As you are new to the school it may be worth asking around about the head's attitude, find out who the parent governors are and approach them, and just try and get to know more like minded parents.It isn't something that can be set up overnight and may be a challenge as it was at our school. We are still not really off the ground after 6 months.

Good luck and have a good look on old PTA threads as I have found these really helpful.

MorocconOil Mon 18-Jun-07 22:46:59

We also talked to people at other local schools who had set up groups. They were very helpful.

Sam090814 Fri 30-Oct-20 07:14:28

Interested to know how you got on with this?!

Guymere Fri 30-Oct-20 13:34:13

From 2007??? Child will be in 6th form now! Start a new thread?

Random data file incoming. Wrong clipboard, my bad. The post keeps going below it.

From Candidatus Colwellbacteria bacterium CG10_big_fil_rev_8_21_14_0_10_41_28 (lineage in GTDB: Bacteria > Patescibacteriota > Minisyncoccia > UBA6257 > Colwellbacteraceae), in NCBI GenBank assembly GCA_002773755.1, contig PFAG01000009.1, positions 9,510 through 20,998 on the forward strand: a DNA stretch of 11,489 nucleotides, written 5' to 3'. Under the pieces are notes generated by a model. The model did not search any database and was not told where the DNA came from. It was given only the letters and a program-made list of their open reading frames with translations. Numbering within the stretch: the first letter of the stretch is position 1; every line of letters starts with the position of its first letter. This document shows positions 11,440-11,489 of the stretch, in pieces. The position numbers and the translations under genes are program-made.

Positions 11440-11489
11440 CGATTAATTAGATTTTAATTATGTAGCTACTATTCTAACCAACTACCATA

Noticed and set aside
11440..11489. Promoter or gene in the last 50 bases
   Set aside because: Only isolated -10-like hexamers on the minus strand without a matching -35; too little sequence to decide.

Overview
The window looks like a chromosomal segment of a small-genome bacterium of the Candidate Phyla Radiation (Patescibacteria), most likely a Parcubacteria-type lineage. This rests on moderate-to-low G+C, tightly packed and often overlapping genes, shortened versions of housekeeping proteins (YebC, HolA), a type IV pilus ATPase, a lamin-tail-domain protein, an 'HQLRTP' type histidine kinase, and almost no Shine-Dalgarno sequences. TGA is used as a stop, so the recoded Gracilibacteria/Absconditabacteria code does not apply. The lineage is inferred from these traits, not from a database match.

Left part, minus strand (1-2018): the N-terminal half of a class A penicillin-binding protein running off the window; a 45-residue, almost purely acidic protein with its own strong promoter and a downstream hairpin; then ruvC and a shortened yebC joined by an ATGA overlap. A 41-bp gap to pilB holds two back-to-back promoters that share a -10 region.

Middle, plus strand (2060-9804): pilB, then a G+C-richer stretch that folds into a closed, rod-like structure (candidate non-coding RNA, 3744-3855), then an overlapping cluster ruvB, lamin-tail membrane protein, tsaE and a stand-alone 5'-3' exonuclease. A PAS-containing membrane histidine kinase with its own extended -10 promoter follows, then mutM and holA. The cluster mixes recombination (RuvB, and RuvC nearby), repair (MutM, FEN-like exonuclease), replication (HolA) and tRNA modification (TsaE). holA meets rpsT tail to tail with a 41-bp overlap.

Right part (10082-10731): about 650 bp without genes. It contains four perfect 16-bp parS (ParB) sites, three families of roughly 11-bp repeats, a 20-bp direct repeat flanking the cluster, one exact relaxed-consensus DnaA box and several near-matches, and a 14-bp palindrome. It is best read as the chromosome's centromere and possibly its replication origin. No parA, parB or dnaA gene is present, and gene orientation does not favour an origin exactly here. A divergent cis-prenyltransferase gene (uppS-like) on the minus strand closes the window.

Sam090814 Fri 30-Oct-20 15:38:03

I was interested to know how rhis lady in particular got on as i would like to do something similar myself plus didn't spot how old it is. Thread police haha.

PresentingPercy Fri 30-Oct-20 15:58:00

Not really. Just sensible advice I would have thought. I thought you will get better answers if you started your own thread with your particular situation. Usually works better. Someone from 13 years ago might not be around now. I know quite a lot about PTAs and happy to help but I would prefer to know what your issues are, why the school hadn’t got one etc.